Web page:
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Pennsylvania writer pens fictional tale based in Fallbrook

Even though he has never visited the area, Peter Paul Licata has an interesting take on the community that stakes its claim as the “Avocado Capital of the World.”

The Pennsylvania-based author and auto salesman begins his second self-published book this way:

God kissed Fallbrook, California.

That’s what the residents will tell you. So it only makes sense that angels like to frequent the area. The heavenly visitors come to Fallbrook with a great affinity for its friendly, kind, angelic-like inhabitants. The folks in this rural community lovingly tend to the lush groves and peaceful orchids among the gently rolling hills of their emerald paradise. And the land returns the love.

Licata, who turns 61 late this month, said he learned about the northern San Diego County community through Internet research and by contacting local groups. Licata liked Fallbrook’s small town feel, and the ability to substitute avocado pits for baseballs meshed well with his fictional story, he said in a recent telephone interview.

“All the pieces were fitting together,” he said. “It seemed the ideal place to set the story.”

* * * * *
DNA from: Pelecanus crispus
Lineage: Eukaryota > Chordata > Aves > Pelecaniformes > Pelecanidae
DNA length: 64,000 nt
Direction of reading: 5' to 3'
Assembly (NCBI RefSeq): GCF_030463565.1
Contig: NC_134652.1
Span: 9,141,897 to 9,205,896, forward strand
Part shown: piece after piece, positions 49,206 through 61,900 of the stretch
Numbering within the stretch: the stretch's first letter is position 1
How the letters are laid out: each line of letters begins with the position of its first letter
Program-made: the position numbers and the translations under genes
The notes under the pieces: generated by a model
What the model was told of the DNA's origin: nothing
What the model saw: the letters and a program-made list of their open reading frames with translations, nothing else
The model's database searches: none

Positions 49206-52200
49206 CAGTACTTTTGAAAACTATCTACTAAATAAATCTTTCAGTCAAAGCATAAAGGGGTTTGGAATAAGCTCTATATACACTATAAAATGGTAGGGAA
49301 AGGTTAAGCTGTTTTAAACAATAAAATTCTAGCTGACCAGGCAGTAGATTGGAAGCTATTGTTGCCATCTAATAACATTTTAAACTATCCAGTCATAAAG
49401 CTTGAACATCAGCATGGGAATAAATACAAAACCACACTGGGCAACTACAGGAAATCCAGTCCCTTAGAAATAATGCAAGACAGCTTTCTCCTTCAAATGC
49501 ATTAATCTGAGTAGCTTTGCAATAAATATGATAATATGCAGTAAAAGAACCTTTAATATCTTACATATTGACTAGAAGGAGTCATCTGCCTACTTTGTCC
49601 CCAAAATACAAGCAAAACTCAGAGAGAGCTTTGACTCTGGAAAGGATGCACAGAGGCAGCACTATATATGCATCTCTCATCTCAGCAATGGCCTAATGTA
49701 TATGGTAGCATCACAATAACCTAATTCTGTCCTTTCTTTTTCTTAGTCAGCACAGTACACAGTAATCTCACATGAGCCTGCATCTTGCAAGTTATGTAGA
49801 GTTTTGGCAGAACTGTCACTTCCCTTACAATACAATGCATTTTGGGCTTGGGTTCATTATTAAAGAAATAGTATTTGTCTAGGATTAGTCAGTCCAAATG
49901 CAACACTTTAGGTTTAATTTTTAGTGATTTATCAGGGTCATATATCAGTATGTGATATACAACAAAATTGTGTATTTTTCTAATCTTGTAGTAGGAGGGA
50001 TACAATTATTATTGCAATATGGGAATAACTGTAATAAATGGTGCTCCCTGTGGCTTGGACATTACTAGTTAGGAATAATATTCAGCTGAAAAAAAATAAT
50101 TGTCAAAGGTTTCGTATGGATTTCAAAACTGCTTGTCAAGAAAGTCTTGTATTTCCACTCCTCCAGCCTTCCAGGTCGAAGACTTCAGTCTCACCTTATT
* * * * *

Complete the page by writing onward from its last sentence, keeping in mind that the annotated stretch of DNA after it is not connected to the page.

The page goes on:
The 72-page “Avocado Magic,” which Licata said is targeted toward youths and adults, blends baseball, fruit, faith, love, hope and health into a heart-warming tale.

The story centers on Lance Rutter, a down-on-his-luck single father to 6-year-old Billy and 12-year-old Maura-Jean, who suffers from muscular dystrophy and hasn’t walked unaided for 10 years.

Lance, a former minor league baseball pitcher, has watched his life slowly unravel and his avocado grove decline following his wife’s death. As the business teeters on bankruptcy, the children overhear their father wish for a bit of magic to save the day.

His son subsequently encounters an angel, and a turnaround ensues that includes a World Series pitching appearance, a miraculous recovery, a newfound romance and an infusion of magic into the family’s future avocado crops.

Licata took a roundabout path into writing. He received a bachelor’s degree in business administration from the University of Scranton. He lives in that city, and is a salesman for a car dealer in the area that sells Chrysler, Dodge, Jeep and Mitsubishi cars and trucks. He previously wrote “GolfHead and the Grass Menagerie.”

“Avocado Magic” was published by AuthorHouse, which serves emerging, self-published authors. It is available as an e-book or in paperback. The publishing company can be contacted at http://www.authorhouse.com. The address of Licata’s Internet site is http://www.avocadomagic.com.

Licata said he hopes to donate some of the proceeds from the book to Jerry Lewis’ annual fundraising efforts for the Muscular Dystrophy Association.

Licata said he also hopes to eventually vacation in the Fallbrook area to get a first-hand feel for the place.

“My intent was to start a spark with the book,” he said.

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